voestalpine and the trade in certificates

The volume of free certificates issued is measured against specific benchmarks, such as those for sinter and pig iron. However, even applying state-of-the-art production technologies, these values remain unattainable. According to Steel Association calculations, on average the values for pig iron are around 10% lower than the actual realistically achievable value. Consequently, the theoretical 100% carbon leakage protection (those achieving the “best values” will not need to purchase certificates) does not work in practice.

As an example, over the past three decades voestalpine has reduced its specific (i.e., relating to the quantity of crude steel produced) CO2 emissions by more than 20%; even so, the Group will need to purchase around a third of its required certificates, both for the current period to 2020, and in the next trading period from 2021 to 2030 (i.e. for 4 to 4.5 million tons of CO2 per year). The certificate price has risen over the past decade by more than 75%, to at least EUR 25. At this price level, this means an additional 45 million tons, and costs of over EUR 112 million for the coming national trading period.

As well as these direct costs, extra costs also accrue in the form of higher electricity prices, as the power generators pass on their certificate costs to customers. For that reason, a whole series of EU member states, plus Norway, are availing themselves of a particular EU directive allowing energy-intensive users to be compensated for electricity costs. This option has not been exploited in Austria to date, with result that there are competitive distortions within the EU market. Electrifying the existing blast furnace route via a hybrid steel plant with electric arc furnaces would, depending on the CO2 price, be financially disadvantageous for voestalpine to the tune of anything from EUR 30 million to over EUR 70 million each year.


The certificates are brought into circulation via auctions at member state level. Consequently, the proceeds of these auctions flow directly into the national budgets. In 2018 these auctions generated proceeds of over EUR 14 billion, with only around EUR 208 million going to Austria. From voestalpine’s perspective, there are two key challenges. Firstly, the funds required to purchase CO2 certificates are no longer available for companies to invest in decarbonization. For that reason, the proceeds generated from auctioning certificates should be redirected to the companies, and ring-fenced for funding concrete steps towards realizing CO2-neutral production. And secondly, there should be uniform, EU-wide regulations on compensation for electricity costs.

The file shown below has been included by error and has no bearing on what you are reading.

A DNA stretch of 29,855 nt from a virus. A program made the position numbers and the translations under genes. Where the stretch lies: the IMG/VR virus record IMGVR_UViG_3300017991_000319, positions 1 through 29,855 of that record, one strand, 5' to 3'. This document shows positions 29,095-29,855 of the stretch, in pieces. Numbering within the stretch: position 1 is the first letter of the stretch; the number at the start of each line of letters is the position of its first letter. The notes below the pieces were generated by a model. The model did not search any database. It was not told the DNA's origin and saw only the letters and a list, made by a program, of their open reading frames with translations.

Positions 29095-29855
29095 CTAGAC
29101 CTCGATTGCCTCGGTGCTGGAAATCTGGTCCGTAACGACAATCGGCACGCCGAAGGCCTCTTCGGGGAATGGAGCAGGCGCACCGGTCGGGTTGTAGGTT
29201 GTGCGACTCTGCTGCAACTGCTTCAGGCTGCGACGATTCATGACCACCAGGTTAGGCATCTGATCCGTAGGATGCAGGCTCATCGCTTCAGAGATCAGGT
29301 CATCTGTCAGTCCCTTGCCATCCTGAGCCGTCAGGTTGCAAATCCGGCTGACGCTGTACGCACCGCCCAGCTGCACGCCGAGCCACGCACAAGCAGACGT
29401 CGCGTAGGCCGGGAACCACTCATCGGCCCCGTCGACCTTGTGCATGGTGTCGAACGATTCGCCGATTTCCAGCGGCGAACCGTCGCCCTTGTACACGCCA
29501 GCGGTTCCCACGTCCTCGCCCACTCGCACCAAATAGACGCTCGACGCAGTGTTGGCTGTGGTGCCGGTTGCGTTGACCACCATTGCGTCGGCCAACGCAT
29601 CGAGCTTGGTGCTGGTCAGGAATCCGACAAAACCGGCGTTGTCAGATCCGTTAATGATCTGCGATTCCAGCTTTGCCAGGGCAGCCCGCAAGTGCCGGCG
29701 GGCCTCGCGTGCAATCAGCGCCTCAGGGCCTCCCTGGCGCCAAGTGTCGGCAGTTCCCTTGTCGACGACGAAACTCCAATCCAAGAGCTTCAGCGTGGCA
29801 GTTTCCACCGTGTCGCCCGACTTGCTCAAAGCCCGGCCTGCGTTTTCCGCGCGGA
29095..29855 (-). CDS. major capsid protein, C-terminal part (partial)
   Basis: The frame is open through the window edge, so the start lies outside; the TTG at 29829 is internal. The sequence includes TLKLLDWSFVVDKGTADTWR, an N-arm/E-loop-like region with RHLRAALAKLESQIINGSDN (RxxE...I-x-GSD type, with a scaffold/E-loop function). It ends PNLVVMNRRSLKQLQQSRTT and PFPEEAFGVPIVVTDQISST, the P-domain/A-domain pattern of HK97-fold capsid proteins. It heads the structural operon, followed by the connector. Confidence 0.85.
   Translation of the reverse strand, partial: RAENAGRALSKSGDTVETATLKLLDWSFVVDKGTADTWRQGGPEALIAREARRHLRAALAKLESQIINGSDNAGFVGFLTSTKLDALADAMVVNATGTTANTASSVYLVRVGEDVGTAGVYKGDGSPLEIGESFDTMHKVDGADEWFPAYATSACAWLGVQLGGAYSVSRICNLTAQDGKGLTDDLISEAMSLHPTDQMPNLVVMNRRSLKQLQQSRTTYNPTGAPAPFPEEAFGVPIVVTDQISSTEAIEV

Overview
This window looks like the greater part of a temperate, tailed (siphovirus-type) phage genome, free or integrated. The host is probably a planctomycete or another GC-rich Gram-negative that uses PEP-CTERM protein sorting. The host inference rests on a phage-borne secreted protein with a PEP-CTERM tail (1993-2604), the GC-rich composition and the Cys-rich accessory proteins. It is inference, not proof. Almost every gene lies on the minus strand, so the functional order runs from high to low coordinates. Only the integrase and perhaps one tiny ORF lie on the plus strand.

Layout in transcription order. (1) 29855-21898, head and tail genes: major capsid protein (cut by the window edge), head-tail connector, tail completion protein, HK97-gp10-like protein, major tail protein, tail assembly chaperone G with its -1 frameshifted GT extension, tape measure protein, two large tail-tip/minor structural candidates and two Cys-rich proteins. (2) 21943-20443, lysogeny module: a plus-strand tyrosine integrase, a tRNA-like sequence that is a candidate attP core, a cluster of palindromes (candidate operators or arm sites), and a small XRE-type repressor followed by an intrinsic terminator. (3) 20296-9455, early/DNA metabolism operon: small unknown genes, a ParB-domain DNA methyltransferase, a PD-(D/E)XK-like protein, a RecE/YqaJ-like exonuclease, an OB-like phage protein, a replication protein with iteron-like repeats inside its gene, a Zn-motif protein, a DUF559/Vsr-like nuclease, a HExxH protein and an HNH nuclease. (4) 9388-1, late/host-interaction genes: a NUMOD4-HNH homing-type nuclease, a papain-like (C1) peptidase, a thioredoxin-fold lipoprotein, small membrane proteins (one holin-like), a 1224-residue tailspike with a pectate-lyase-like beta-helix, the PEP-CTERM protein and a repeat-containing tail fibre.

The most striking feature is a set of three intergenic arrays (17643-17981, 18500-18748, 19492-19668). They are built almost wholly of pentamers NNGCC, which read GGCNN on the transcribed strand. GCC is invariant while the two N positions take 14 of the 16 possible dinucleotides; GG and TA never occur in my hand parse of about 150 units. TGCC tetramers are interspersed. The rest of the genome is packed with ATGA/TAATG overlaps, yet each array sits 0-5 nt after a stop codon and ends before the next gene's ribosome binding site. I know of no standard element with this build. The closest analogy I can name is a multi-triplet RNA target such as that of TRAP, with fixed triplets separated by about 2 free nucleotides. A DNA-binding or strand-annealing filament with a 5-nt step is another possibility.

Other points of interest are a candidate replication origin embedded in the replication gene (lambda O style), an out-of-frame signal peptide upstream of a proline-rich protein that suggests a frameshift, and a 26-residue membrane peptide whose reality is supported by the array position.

Innovative alternatives at voestalpine

H2FUTURE: Weltweit größte grüne Wasserstoffpilotanlage

H2FUTURE: The currently world’s largest pilot plant for CO2-free production of green hydrogen in the steel industry.

Objectively seen, further reductions in CO2 emissions in steel production using conventional processes are limited. Consequently, as a technology group, voestalpine is researching into new production processes, and plans a series of intermediate steps on its path to achieving a long-term reduction in CO2 emissions of over 80% by 2050. Read more about the key cornerstones of the Group’s decarbonization strategy on the voestalpine blog here.


Volkmar Held